Safaris & stories
Africa Geographic
Wildlife . People . Travel
×
SEARCH OUR STORIES
OR
SEARCH OUR SAFARIS
AND / OR
Africa Geographic Travel

On our scheduled Kruger Park safaris, our guides sometimes battle to keep a straight face when they get questions like these…

1. Flesh-eating buffalo?

Neil chuckles when he remembers an incident in Kruger. Watching a herd of impala grazing calmly next to a herd of buffalo, a guest asked in awe: “Aren’t the impala scared to be so close to the buffalo?” After he reassured her that they weren’t, she asked, “Well, how many impala does a buffalo eat in a day?”

According to our guides this is a common theme. Elephant, hippo, rhino and other large game don’t prefer a ‘hot lunch’ to their vegetarian diets.

Cape buffalo in Kruger National Park

Yawning hippo, Kruger National Park

2. A la carte menu?

Frank affectionately remembers an American lady from the Mid-West who was passionate about horses. Zebra was top of her wish-list and Frank was happy to oblige. Watching the herd peacefully grazing, complete with baby foals and a heavily-pregnant female, an ugly thought raised its head: “Hey, do the lions also kill the pregnant ones?” Looking at her pleading expression, he had to answer: “No, not really …” – a white lie instantly justified by the relief on her face.

3. Tree-climbing impala?

Frank was out on a game drive when he noticed something dangling from a Marula tree up ahead. Stopping for a closer look, he saw that it was an impala, expertly wedged into a fork of the tree, high off the ground. Explaining to the guests that a leopard had put it there to stop other predators from stealing its kill, a guest asked him how he could be so sure. How did he know that the impala didn’t just “slip and break its neck in the fork of the tree?”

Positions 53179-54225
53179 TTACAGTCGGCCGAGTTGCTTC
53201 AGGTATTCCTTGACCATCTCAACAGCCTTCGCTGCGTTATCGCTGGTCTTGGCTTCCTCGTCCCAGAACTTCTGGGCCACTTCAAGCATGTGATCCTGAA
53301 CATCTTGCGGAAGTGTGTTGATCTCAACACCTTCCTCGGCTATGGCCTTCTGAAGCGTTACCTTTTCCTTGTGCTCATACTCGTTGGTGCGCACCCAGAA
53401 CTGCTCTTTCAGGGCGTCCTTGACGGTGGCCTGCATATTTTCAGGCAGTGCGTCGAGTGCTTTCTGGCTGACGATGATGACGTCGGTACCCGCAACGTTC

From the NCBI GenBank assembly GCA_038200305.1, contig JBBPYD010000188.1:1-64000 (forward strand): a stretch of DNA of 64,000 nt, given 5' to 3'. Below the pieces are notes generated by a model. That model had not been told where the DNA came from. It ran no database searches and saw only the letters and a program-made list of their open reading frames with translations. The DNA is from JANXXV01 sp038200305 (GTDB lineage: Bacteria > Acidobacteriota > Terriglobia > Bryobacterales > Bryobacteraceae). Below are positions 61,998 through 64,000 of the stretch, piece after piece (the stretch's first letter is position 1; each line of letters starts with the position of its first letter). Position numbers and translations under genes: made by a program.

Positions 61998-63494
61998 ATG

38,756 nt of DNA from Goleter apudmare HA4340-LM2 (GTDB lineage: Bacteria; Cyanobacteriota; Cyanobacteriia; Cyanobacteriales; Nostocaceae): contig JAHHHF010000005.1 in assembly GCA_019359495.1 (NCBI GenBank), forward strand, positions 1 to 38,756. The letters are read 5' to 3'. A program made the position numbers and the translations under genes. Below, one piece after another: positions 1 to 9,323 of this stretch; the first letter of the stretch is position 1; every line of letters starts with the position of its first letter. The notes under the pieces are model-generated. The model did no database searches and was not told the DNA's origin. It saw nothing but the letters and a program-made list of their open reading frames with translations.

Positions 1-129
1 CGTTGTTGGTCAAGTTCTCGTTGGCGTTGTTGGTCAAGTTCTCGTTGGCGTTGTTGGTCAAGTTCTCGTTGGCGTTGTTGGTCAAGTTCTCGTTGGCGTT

Apparently other guides have had similar chats with guests who seem to prefer to accept this notion – rather than the leopard’s larder ‘theory’.

Leopard with impala kill

4. Different ends of Earth?

Some of us reach for our map books before we travel. Others rely on the goodwill of others. “Where in South Africa is Tanzania?” a guest asked of Simon. Just as he was thinking up a diplomatic answer, another guest piped up: “No, Tanzania’s not in South Africa, it’s in Australia!”

5. Ring-barking [or barking mad] prides?

Invasive alien vegetation is constantly eradicated in Kruger Park. Seeing a marked tree, one of the guests enquired: “Is it the lions that ring-bark the trees?”

Yawning lion

6. Gardening glitches?

We’ve been asked some strange ones … “Are the elephants allowed to push the trees over?” (I wouldn’t like to try and stop them!) and, “Who does the landscaping in Kruger?” Well, it’s a bit of team effort, really …

Giraffe eating Acacia leaves

7. Horny hunters?

Some of the smaller game reserves de-horn their rhino to protect them from poaching. A concerned guest enquired: “Won’t they struggle to hunt now?”

White rhino in rain

8. Rabbit [rabid?] snacks for impala?

Generally, the first game you spot in Kruger are the ubiquitous herds of impala. After the third such sighting, a puzzled guest asked, “Are there enough rabbits in the park for them to eat?”

9. First sight is the deer-est?

At the end of a very successful safari with lucky sightings of virtually every animal – the Big 5, cheetah, wild dog and a huge variety of game, Simon asked a guest about their favourite. The charming reply, “The very first impala!

Travel with us
Wild Wings Safaris

Wild Wings Safaris is a specialist African safari operator and Kruger Park ground operator, with offices in the UK and South Africa. We offer tailor-made safaris and custom wildlife tours throughout Southern and East Africa. Member of ABTA and SATSA.